China, which sees Taiwan as part of its territory in its One China policy, has tried to win over Taipei’s allies in the Pacific, persuading the Solomon Islands and Kiribati to switch sides in 2019.
On April 19, 2022, China and the Solomon Islands announced they had signed a new security agreement in which China could send military personnel, police and other forces to the Solomon Islands “to assist in maintaining social order” and other missions. The security pact also would allow Chinese warships to use ports in the Solomon Islands to refuel and replenish supplies. The US sent a high-level diplomatic delegation to the Solomon Islands to express its concern that China could send military forces to the South Pacific nation and destabilize the region. In response to the security pact, the U.S. will also discuss plans to reopen an embassy in the capital, Honiara, as it tries to increase its presence in the strategically important country amid growing concerns about Chinese influence. The embassy has been closed since 1993.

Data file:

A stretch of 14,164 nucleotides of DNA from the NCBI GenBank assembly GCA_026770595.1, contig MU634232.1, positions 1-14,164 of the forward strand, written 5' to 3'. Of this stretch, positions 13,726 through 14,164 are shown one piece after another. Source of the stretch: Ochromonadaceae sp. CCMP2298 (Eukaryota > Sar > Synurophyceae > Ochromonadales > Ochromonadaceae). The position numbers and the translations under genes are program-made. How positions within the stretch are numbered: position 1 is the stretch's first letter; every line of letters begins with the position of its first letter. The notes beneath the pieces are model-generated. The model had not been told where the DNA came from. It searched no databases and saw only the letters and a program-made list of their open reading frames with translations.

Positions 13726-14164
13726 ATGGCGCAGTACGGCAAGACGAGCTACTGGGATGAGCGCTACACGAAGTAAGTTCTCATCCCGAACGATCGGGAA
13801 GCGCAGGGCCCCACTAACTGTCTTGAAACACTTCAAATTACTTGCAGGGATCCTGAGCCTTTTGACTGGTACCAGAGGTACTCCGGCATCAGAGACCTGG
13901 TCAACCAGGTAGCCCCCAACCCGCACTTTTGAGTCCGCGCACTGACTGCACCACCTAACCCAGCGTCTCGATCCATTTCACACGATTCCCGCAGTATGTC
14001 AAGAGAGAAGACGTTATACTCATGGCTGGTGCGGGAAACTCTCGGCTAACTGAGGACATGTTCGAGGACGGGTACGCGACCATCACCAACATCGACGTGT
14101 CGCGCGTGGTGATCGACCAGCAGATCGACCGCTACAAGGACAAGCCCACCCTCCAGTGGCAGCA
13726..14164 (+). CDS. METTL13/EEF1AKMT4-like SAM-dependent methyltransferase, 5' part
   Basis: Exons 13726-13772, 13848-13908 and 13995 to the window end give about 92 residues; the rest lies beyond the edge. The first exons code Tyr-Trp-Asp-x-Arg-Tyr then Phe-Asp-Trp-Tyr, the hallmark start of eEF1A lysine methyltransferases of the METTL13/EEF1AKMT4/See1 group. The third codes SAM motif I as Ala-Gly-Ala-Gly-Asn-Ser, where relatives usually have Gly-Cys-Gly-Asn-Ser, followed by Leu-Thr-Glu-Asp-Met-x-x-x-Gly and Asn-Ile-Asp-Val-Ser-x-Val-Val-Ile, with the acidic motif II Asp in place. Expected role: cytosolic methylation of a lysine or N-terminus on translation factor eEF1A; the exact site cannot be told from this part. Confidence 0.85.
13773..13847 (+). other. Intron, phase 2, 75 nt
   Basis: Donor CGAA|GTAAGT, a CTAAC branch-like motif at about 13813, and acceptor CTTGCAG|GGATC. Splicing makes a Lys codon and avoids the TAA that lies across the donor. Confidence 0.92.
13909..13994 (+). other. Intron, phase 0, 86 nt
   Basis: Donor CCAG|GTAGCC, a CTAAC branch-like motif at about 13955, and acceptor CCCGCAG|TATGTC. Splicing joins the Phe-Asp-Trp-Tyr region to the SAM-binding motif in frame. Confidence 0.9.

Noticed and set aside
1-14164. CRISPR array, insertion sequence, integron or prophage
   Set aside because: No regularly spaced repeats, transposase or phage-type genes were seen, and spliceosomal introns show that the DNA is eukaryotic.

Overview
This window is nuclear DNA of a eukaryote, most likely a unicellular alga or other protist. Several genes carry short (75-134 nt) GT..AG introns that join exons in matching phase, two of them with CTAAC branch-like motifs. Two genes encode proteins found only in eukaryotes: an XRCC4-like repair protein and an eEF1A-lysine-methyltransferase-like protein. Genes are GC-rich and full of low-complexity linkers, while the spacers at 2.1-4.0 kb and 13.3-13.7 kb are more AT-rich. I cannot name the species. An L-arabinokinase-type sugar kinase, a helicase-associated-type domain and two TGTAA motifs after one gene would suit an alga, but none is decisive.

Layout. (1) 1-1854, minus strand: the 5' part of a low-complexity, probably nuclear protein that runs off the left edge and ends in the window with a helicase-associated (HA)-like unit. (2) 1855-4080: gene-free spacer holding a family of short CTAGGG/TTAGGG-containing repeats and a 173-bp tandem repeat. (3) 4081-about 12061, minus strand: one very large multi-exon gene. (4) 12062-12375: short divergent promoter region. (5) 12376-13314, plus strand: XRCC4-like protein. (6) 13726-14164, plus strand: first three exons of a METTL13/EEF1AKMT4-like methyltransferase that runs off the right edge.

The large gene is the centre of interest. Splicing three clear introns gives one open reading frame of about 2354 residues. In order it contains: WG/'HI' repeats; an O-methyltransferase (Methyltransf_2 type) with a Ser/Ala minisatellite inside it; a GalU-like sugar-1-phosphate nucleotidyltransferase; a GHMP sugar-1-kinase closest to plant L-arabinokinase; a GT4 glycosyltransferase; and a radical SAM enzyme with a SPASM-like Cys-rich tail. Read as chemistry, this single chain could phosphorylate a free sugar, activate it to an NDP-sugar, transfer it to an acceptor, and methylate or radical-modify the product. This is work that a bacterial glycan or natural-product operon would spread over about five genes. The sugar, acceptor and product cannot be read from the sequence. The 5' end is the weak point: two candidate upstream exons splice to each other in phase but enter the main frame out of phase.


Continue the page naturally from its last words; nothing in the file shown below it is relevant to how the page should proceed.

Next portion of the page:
The island nation of Kiribati, about 2,500 miles southwest of Hawaii, joined China’s Belt and Road Initiative to upgrade its infrastructure, including modernizing what was once a World War II-era U.S. military air base.
No Peace on the Korean Peninsula
With its 73 US bases in South Korea and 26,000 military personnel plus military families living in South Korea, the Biden administration continues to respond to North Korean missile tests with military maneuvers instead of diplomacy.
In mid-April 2022, the USS Abraham Lincoln strike group operated in waters off the Korean peninsula, amid tensions over North Korea’s missile launches and concerns that it could soon resume testing nuclear weapons. In early March North Korea conducted a full test of an intercontinental ballistic missile (ICBM) for the first time since 2017. This is first time since 2017 that a US carrier group has sailed in the waters between South Korea and Japan.